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Riddle Gully Runaway
By Jen Banyard
Fremantle PressCopyright © 2014 Jen Banyard
All rights reserved.
Someone had said the view from the top of the rollercoaster was amazing but Will Hopkins had only one thought as the carriage rattled its way up the steep steel incline: 'I'm only thirteen! I'm too young to die!'
Beside him in the lead car, Pollo di Nozi strained against the safety bar, pointing excitedly. 'Would you look at that bolt there, Will! It's wobbling like crazy! This rig needs a good going over with a welding torch if you ask me! There's another loose one! Look!'
Will stared ahead, across the treetops and the Riddle Gully fairground to the clock tower of the town hall in the distance. His eyes were like golf balls. His knuckles, as they gripped the bar, looked like eight snow-capped mountain-tops. Why had he ever listened to Pollo? Didn't he know that what Pollo called fun most often nearly killed him?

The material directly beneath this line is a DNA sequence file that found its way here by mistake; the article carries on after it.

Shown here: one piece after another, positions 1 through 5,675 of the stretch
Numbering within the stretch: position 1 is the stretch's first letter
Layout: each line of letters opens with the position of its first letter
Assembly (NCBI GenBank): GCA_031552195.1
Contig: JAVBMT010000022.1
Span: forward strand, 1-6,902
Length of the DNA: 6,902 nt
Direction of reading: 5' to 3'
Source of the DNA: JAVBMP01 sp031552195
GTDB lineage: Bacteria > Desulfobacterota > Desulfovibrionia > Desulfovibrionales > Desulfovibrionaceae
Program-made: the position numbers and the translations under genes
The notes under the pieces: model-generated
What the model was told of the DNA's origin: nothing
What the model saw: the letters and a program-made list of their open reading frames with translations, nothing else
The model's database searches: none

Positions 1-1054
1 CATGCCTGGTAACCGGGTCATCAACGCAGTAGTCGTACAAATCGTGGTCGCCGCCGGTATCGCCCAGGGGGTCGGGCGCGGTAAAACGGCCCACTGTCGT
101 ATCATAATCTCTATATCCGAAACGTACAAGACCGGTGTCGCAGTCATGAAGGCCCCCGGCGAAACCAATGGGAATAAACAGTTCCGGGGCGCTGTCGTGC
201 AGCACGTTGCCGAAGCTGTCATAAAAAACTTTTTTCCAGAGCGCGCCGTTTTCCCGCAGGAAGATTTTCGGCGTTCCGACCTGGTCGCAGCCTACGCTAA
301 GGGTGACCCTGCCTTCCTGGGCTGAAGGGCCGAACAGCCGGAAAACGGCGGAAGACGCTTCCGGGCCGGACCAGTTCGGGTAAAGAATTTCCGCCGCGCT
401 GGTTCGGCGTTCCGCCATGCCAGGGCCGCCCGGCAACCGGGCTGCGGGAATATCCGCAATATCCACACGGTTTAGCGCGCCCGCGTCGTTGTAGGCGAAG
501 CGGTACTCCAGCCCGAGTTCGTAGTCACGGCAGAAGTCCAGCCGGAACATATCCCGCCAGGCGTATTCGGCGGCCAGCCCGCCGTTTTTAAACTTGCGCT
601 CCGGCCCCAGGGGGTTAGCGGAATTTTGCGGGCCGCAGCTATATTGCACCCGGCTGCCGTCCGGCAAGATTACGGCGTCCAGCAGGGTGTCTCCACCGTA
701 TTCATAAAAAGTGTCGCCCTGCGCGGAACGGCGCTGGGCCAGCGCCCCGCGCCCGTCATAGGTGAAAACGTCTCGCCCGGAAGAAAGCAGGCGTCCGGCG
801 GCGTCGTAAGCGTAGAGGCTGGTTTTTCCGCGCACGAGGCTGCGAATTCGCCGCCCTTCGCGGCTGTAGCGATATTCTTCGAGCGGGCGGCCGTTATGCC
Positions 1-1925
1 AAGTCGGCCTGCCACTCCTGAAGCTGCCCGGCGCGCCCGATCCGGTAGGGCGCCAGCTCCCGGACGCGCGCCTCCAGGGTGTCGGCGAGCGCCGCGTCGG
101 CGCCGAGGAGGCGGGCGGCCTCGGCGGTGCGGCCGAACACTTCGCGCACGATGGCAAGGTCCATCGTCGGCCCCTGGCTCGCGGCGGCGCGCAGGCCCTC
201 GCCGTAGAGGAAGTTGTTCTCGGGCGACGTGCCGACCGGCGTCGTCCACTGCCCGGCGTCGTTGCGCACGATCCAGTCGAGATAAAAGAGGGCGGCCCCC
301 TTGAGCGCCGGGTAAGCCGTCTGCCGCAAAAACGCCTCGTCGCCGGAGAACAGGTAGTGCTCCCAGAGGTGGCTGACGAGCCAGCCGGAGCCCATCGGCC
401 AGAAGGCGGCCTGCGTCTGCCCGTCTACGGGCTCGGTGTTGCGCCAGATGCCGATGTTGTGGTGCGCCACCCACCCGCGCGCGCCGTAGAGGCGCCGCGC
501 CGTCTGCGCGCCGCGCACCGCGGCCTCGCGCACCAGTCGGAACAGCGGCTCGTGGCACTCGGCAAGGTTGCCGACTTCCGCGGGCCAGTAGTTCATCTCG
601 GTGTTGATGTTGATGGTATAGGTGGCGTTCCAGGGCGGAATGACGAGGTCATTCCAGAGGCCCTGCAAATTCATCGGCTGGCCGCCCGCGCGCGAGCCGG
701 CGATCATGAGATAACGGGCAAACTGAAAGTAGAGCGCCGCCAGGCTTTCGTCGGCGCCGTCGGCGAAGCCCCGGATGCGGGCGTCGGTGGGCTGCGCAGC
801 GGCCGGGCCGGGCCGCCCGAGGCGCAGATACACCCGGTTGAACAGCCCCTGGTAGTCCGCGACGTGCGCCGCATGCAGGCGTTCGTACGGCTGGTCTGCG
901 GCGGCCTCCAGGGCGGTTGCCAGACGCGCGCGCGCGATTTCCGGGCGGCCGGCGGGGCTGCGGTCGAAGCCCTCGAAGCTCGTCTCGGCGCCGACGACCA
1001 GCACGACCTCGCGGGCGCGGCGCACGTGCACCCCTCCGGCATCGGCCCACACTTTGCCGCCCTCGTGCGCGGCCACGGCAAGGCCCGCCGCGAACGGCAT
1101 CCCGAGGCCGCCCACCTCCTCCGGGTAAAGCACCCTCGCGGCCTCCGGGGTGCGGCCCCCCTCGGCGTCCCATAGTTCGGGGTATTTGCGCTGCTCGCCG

Crick-et-y ... crick-et-y ... crick-et-y ... He could hear each cog ratcheting into place, hauling them slowly upward to the crest. Will slid his eyeballs sideways and down and spotted Mr Wrigley, Riddle Gully's oldest mechanic, at the rollercoaster controls. He was shading his eyes and looking up at them. His bottom lip was jutting in a worried pout, Will was sure.
Crick-et-y ... crick-et-y ... Will gulped down the rising lump in his throat.
Pollo jabbed him with her elbow. 'Take a chill pill, Will! No one ever dies up here on these things.' She pointed to the ground below. 'They all die down there! In the dirt! Splat! Ha-ha-ha-ha-ha-ha-ha!'
Crick-et-y ... Their carriage inched to the crest of the iron-girder mountain. Will saw dotted farms and distant hills, lumpy with trees that looked much nicer from the ground. He saw the steely blue sky stretching around them — perfect if you were an albatross. He felt his heart hammer against his ribcage. The carriage teetered at the peak.
'Here we go!' yelled Pollo. 'The fun's about to ... Whoa-aa-aah!'